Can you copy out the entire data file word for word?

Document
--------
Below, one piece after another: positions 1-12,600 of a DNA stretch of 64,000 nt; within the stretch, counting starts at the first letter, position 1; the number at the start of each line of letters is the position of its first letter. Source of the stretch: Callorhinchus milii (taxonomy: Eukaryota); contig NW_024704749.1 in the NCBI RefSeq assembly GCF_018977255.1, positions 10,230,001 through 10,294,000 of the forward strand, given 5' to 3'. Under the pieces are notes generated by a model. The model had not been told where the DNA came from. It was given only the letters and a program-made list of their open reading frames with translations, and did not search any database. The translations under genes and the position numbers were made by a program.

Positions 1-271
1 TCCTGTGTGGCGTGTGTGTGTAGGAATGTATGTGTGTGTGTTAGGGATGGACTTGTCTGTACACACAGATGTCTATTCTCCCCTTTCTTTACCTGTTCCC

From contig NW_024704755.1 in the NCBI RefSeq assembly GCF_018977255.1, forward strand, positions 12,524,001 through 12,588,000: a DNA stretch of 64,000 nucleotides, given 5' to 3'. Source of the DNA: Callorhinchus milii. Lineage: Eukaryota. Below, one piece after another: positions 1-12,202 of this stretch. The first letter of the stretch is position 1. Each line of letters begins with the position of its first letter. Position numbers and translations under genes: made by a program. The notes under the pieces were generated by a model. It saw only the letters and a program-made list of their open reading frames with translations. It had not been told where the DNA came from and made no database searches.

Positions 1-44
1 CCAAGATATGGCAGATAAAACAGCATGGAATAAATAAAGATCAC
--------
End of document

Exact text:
Below, one piece after another: positions 1-12,600 of a DNA stretch of 64,000 nt; within the stretch, counting starts at the first letter, position 1; the number at the start of each line of letters is the position of its first letter. Source of the stretch: Callorhinchus milii (taxonomy: Eukaryota); contig NW_024704749.1 in the NCBI RefSeq assembly GCF_018977255.1, positions 10,230,001 through 10,294,000 of the forward strand, given 5' to 3'. Under the pieces are notes generated by a model. The model had not been told where the DNA came from. It was given only the letters and a program-made list of their open reading frames with translations, and did not search any database. The translations under genes and the position numbers were made by a program.

Positions 1-271
1 TCCTGTGTGGCGTGTGTGTGTAGGAATGTATGTGTGTGTGTTAGGGATGGACTTGTCTGTACACACAGATGTCTATTCTCCCCTTTCTTTACCTGTTCCC

From contig NW_024704755.1 in the NCBI RefSeq assembly GCF_018977255.1, forward strand, positions 12,524,001 through 12,588,000: a DNA stretch of 64,000 nucleotides, given 5' to 3'. Source of the DNA: Callorhinchus milii. Lineage: Eukaryota. Below, one piece after another: positions 1-12,202 of this stretch. The first letter of the stretch is position 1. Each line of letters begins with the position of its first letter. Position numbers and translations under genes: made by a program. The notes under the pieces were generated by a model. It saw only the letters and a program-made list of their open reading frames with translations. It had not been told where the DNA came from and made no database searches.

Positions 1-44
1 CCAAGATATGGCAGATAAAACAGCATGGAATAAATAAAGATCAC